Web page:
derive a credit evaluation tree for future use
based on the records of existing customers.
• As the data set shows, it is highly likely that
the training data set contains
inconsistencies.
• Furthermore, some values may be missing.
• Therefore, for most cases, it is impossible to
derive perfect decision trees, i.e. decision
trees with 100% accuracy.
27.
~continues
Attributes Class
Education Annual Income Age Own House Sex Credit ranking
College High Old Yes Male Good
High school ----- Middle Yes Male Good
High school Middle Young No Female Good
College High Old Yes Male Poor
College High Old Yes Male Good
College Middle Young No Female Good
High school High Old Yes Male Poor
College Middle Middle ----- Female Good
High school Middle Young No Male Poor
28.
~continues
• A quality measure of decision trees can be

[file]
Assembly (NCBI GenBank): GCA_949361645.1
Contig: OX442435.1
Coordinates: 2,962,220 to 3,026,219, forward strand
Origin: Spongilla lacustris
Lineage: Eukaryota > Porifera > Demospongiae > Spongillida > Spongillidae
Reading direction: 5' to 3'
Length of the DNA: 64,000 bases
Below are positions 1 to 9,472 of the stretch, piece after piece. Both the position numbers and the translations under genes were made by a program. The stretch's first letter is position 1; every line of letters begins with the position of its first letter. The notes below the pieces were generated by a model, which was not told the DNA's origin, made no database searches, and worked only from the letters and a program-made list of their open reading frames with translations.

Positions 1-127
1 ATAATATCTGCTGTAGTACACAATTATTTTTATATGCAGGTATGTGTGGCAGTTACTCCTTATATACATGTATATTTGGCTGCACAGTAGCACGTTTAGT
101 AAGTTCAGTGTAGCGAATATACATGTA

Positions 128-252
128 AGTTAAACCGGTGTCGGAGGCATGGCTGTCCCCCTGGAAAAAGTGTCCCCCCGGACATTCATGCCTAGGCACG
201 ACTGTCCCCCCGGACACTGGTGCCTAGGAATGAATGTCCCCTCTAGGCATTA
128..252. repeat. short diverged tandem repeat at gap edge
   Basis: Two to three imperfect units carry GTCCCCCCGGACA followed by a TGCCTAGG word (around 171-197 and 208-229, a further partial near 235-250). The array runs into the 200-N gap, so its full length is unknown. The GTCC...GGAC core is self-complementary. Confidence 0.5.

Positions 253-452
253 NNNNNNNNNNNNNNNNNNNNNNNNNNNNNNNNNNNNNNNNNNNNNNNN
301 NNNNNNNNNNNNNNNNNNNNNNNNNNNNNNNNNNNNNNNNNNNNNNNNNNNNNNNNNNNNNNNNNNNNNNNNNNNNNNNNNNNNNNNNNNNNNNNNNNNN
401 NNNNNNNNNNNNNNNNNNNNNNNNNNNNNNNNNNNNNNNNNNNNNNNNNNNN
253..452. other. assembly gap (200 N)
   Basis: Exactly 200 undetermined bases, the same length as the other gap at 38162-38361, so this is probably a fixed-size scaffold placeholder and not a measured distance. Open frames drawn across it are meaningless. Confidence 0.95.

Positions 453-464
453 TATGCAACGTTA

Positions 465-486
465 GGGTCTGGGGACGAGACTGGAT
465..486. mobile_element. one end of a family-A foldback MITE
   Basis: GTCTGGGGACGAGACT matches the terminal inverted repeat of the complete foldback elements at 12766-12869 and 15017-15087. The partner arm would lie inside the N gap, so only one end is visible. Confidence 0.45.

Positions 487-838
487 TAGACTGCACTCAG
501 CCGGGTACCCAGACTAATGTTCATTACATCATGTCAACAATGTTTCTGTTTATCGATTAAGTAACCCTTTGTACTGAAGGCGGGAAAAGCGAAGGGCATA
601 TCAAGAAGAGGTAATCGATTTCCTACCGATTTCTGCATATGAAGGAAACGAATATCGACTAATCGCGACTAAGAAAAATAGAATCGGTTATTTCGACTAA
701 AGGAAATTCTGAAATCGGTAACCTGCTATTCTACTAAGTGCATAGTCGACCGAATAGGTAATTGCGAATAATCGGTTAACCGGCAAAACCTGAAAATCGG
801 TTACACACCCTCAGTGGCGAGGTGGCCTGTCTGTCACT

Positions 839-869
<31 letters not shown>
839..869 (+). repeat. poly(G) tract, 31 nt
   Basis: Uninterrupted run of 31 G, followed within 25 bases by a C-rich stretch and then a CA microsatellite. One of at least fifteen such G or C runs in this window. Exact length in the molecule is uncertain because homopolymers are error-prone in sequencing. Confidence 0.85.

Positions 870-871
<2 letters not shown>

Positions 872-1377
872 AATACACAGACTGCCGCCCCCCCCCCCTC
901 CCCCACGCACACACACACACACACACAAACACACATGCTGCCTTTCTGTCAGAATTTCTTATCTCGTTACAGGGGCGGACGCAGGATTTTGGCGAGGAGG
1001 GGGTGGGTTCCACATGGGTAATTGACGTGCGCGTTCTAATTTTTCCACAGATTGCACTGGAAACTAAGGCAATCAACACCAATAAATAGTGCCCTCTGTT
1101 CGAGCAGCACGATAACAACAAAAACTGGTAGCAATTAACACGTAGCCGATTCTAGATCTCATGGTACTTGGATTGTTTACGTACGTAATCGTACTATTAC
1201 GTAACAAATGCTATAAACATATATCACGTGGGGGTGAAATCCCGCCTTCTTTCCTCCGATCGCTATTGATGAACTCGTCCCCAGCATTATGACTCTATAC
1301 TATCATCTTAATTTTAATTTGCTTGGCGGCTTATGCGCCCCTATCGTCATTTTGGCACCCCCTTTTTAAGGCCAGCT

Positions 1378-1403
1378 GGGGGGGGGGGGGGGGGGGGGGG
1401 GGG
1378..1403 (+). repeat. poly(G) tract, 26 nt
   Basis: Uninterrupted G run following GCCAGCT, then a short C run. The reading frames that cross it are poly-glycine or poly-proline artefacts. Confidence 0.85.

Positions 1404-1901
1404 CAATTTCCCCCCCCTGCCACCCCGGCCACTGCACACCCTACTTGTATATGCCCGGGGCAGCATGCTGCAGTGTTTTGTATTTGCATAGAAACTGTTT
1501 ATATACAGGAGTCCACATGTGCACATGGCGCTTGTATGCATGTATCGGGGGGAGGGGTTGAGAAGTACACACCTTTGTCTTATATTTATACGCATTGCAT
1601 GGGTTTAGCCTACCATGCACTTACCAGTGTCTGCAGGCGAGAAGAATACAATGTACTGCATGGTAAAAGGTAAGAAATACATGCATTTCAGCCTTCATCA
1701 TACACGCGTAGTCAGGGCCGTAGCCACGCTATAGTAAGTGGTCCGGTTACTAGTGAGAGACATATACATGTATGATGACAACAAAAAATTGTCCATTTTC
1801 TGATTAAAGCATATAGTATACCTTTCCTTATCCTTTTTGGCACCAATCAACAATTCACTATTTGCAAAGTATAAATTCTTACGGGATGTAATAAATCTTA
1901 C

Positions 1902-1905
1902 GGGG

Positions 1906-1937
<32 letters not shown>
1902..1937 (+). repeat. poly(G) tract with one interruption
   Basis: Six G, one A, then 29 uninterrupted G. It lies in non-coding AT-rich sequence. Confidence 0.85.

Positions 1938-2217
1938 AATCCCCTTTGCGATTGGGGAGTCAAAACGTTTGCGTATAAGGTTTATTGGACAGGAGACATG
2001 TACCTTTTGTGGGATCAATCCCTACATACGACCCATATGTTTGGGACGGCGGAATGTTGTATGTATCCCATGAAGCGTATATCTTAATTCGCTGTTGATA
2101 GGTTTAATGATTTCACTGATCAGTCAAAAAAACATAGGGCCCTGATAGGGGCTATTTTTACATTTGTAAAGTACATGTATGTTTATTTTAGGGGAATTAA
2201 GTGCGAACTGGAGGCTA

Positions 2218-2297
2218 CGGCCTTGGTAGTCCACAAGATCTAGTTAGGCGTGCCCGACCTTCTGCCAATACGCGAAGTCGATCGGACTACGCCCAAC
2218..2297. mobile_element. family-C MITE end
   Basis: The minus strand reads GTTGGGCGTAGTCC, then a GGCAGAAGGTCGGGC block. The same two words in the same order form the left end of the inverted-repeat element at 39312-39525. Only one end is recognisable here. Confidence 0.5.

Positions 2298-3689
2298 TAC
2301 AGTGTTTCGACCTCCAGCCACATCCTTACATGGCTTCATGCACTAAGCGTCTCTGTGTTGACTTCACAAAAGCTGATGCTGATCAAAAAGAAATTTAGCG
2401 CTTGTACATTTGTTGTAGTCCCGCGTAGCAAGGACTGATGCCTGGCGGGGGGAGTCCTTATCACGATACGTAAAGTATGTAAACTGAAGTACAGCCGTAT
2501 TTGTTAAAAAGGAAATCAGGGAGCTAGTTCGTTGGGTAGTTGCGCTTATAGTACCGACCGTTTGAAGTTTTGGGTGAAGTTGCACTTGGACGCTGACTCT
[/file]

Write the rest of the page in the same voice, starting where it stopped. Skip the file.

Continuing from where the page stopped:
based on the accuracy. There are
alternative measures depending on the
nature of applications.
• Overfitting is a problem caused by making
the derived decision tree work accurately
for the training set. As a result, the decision
tree may work less accurately in the real
world.
29.
~continues
• There are two situations in which
overfitting may occur:
• insufficient number of samples at the subroot.
• some attributes are highly branched.
• A conventional practice for handling
missing values is to treat them as possible
attribute values. That is, each attribute has
one additional attribute value corresponding
to the missing value.
30.
Alternative Measures of Quality of
Decision Trees
• The recall rate and precision are two widely used
measures.
• where C is the set of samples in the class and C’ is
the set of samples which the decision tree puts into
the class.
'
Precision
RateRecall
C
CC
C
CC
'
'
∩
=
∩
=
31.
~continues
• A situation in which the recall rate is the
main concern:
• “A bank wants to find all the potential credit
card customers”.
• A situation in which precision is the main
concern:
• “A bank wants to find a decision tree for credit
approval.”